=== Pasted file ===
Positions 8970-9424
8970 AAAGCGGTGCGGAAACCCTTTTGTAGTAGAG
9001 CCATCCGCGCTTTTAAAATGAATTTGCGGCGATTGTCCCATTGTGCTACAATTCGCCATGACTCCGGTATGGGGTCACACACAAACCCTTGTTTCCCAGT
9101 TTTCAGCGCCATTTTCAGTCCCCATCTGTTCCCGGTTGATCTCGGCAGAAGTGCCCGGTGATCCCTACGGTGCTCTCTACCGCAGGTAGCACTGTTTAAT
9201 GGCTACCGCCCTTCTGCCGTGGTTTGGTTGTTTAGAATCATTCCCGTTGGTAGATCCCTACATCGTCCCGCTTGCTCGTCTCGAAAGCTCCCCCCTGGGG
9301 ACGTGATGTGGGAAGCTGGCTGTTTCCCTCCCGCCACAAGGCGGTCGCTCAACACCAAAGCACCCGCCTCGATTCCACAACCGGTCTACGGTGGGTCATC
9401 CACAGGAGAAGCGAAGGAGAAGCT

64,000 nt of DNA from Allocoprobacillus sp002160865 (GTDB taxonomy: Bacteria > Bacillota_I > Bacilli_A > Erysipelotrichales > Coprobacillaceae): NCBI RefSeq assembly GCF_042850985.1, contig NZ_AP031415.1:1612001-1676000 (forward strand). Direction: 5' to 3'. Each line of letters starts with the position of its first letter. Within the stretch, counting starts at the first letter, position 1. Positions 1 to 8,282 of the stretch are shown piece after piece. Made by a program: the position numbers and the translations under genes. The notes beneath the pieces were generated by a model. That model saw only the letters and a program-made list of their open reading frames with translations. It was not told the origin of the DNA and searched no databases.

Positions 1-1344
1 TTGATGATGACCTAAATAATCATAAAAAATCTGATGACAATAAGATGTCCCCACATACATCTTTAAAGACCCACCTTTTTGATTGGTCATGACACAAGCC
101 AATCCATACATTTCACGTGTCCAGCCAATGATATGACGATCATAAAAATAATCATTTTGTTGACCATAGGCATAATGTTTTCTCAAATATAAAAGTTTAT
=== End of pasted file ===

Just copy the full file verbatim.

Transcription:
Positions 8970-9424
8970 AAAGCGGTGCGGAAACCCTTTTGTAGTAGAG
9001 CCATCCGCGCTTTTAAAATGAATTTGCGGCGATTGTCCCATTGTGCTACAATTCGCCATGACTCCGGTATGGGGTCACACACAAACCCTTGTTTCCCAGT
9101 TTTCAGCGCCATTTTCAGTCCCCATCTGTTCCCGGTTGATCTCGGCAGAAGTGCCCGGTGATCCCTACGGTGCTCTCTACCGCAGGTAGCACTGTTTAAT
9201 GGCTACCGCCCTTCTGCCGTGGTTTGGTTGTTTAGAATCATTCCCGTTGGTAGATCCCTACATCGTCCCGCTTGCTCGTCTCGAAAGCTCCCCCCTGGGG
9301 ACGTGATGTGGGAAGCTGGCTGTTTCCCTCCCGCCACAAGGCGGTCGCTCAACACCAAAGCACCCGCCTCGATTCCACAACCGGTCTACGGTGGGTCATC
9401 CACAGGAGAAGCGAAGGAGAAGCT

64,000 nt of DNA from Allocoprobacillus sp002160865 (GTDB taxonomy: Bacteria > Bacillota_I > Bacilli_A > Erysipelotrichales > Coprobacillaceae): NCBI RefSeq assembly GCF_042850985.1, contig NZ_AP031415.1:1612001-1676000 (forward strand). Direction: 5' to 3'. Each line of letters starts with the position of its first letter. Within the stretch, counting starts at the first letter, position 1. Positions 1 to 8,282 of the stretch are shown piece after piece. Made by a program: the position numbers and the translations under genes. The notes beneath the pieces were generated by a model. That model saw only the letters and a program-made list of their open reading frames with translations. It was not told the origin of the DNA and searched no databases.

Positions 1-1344
1 TTGATGATGACCTAAATAATCATAAAAAATCTGATGACAATAAGATGTCCCCACATACATCTTTAAAGACCCACCTTTTTGATTGGTCATGACACAAGCC
101 AATCCATACATTTCACGTGTCCAGCCAATGATATGACGATCATAAAAATAATCATTTTGTTGACCATAGGCATAATGTTTTCTCAAATATAAAAGTTTAT